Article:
Miscruise: That thing that happens when you think someone’s a hot dyke and you put on your best swagger and suggestively grin at them and then, only then, do you realize she’s actually a 15-year-old babyfaced guy. Or any other equivalent experience, of which there are many.
My friends D and R came up with that a couple years ago, and I think it is one of the most wonderful terms ever invented. Simple, clear, linguistically evident, hip and even easy to spell. Fucking fab.
Now I think we’re in need of a new one. Misglare? Misbash? Mis… something. (Suggestions are welcome.) The definition would be, “That thing that happens when you think someone’s of a given sexual orientation and then you see them obviously involved with a person of a gender who doesn’t match with your assumption and this upsets you so you give them a dirty look or say something rude to them.”
It’s always an interesting experience to be on the receiving end of homophobia. Yes, I can use the word “interesting” probably because homophobia has never turned violent in my particular case – I might perhaps choose a stronger word if I were, say, the local queer transwoman who got a punch in the face a couple of weeks ago on the Plateau, or the dyke couple who got bashed on Mont-Royal in January 2005. But for now: interesting.
It’s even more interesting when the homophobia is misdirected. Or rather – when someone is accurately directing some sort of gender/sexual orientation-phobia at me, or at me and a partner or friend, but they’ve got the specifics wrong. My not-so-inner editor wants to go talk to the person and explain things: “No, see, you’re using the wrong word. If you’re going to hate me, at least get the terminology right.” So far I have yet to judge it appropriate to actually do so, but it’s damned tempting.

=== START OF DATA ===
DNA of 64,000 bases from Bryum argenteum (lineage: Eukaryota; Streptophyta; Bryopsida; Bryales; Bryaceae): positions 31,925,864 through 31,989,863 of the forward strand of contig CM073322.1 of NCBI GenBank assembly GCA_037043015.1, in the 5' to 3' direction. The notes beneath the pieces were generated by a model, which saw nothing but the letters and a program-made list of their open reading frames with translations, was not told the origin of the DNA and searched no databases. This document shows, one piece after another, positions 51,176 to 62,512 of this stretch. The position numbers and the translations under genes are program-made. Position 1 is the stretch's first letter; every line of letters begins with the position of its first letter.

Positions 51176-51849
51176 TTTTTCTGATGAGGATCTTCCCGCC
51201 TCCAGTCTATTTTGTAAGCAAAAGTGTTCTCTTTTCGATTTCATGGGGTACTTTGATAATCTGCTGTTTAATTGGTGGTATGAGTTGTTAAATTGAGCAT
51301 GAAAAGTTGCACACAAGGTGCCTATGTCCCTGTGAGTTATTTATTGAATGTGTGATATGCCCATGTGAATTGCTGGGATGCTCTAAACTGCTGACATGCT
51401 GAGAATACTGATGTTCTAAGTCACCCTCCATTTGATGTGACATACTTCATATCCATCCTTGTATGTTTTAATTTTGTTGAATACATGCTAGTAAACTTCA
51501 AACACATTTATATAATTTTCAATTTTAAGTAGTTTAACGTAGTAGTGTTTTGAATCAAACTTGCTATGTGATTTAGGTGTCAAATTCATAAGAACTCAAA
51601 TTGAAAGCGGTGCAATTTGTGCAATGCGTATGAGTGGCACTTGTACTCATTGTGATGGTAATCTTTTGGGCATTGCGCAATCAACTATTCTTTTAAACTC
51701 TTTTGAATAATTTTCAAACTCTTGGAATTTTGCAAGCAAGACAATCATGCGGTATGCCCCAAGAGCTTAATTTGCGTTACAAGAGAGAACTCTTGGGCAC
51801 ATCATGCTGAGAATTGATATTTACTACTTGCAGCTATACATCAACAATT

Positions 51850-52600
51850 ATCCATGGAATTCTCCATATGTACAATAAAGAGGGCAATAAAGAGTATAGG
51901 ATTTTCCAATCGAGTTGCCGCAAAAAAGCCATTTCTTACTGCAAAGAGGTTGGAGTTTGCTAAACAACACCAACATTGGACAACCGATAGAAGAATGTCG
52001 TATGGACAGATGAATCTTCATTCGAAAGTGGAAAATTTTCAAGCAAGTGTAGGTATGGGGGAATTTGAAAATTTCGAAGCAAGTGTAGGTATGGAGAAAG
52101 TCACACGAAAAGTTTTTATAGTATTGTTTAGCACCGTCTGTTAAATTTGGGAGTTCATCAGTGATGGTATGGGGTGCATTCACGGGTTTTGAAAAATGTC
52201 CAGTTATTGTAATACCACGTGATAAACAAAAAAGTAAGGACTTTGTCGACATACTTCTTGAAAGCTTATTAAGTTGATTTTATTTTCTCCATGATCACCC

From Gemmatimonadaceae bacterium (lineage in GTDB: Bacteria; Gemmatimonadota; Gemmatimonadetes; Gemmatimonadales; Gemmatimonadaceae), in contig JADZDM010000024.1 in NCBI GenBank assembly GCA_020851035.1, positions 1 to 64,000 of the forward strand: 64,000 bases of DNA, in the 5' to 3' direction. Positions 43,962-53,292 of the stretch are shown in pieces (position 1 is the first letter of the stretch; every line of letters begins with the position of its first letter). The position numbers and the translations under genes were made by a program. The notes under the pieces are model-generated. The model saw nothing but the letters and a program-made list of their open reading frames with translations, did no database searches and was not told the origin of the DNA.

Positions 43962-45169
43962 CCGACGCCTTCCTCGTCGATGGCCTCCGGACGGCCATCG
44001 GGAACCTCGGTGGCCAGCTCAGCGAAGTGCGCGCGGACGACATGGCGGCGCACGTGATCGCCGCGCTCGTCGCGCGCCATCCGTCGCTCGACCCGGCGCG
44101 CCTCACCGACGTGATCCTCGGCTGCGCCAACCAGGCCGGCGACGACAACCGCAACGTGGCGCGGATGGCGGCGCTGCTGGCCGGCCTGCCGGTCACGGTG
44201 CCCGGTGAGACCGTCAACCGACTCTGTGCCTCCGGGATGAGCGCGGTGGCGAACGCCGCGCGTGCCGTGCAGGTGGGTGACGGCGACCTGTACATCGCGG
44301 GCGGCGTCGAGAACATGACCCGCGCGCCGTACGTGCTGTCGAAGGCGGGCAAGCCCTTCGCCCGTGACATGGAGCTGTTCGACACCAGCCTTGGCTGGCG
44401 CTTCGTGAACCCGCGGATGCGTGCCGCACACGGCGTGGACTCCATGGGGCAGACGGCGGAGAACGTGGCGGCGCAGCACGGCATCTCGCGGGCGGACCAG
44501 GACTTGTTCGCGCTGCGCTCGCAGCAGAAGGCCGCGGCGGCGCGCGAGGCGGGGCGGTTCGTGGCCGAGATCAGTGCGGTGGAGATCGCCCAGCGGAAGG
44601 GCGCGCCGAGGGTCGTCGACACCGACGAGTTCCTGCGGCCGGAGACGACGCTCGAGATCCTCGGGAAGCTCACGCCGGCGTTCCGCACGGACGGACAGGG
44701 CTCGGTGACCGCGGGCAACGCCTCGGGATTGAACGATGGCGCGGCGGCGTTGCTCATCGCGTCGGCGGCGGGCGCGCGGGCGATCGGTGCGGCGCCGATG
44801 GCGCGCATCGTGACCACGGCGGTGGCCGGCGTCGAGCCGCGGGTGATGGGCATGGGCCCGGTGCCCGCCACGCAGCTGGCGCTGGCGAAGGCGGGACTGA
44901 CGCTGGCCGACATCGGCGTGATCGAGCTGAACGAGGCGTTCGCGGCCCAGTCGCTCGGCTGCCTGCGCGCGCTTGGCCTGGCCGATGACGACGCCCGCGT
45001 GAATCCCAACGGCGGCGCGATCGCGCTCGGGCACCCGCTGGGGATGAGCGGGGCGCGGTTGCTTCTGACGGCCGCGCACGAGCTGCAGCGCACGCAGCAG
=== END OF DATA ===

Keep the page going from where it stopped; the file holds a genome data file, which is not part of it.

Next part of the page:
Experiences like this seem to happen remarkably often when I’m with my honey Pepper, who is currently visiting from San Francisco. He’s not the only one, but he’s definitely a convenient vector for them. Let’s see… some context: Pepper is a super-hot guy, and very femmey-looking – you know, cheekbones, luscious lips, the works. He’s lasered all the hair off his body below the eyes. He doesn’t wear pants; only short-shorts and ankle-length raver skirts. He has shoulder-length curly hair, dyed a rich dark blue. He has tattoos of flowers up his arms. He walks like a flamer; he often enough talks like one too. You get the picture. He out-femmes me on a femme day. The only places I can compete are high heels and cleavage.
So, a few examples. When we were together last year in Toronto, we were walking down the street holding hands and a car roared by, coming from behind and passing us. Along the way, someone leaned out the window and yelled “DYKES!”
Um. Not quite. But sort of. I think.
Later that same weekend, we were walking through the Village. Funny enough, gay spaces are often where this kind of behaviour comes up a lot, and this was no exception. We got glared at by a number of guys, one of whom actually leaned forward and spat, “Make up yer fucking mind,” at Pepper loudly enough that even the most oblivious blue-haired happy Californian could hear.
The usual pattern, in gay-village-y places – and this has borne out with me and more than one femme-boy partner in the past – is that the gay men notice the hot dude, give him the up-and-down and recognize (correctly, or semi-correctly) one of their own. They grin, or raise an eyebrow, or just do that deadpan cruising stare. Then (drum roll please!) they notice the female accessory on his arm, yours truly, and become confused.
Sometimes this results in repeated back-and-forth stares and eventual giving up: Is he? He must be. But why – maybe she’s a fag-hag? No, they’re nuzzling. What the fuck? But just look at him! Oh, forget it.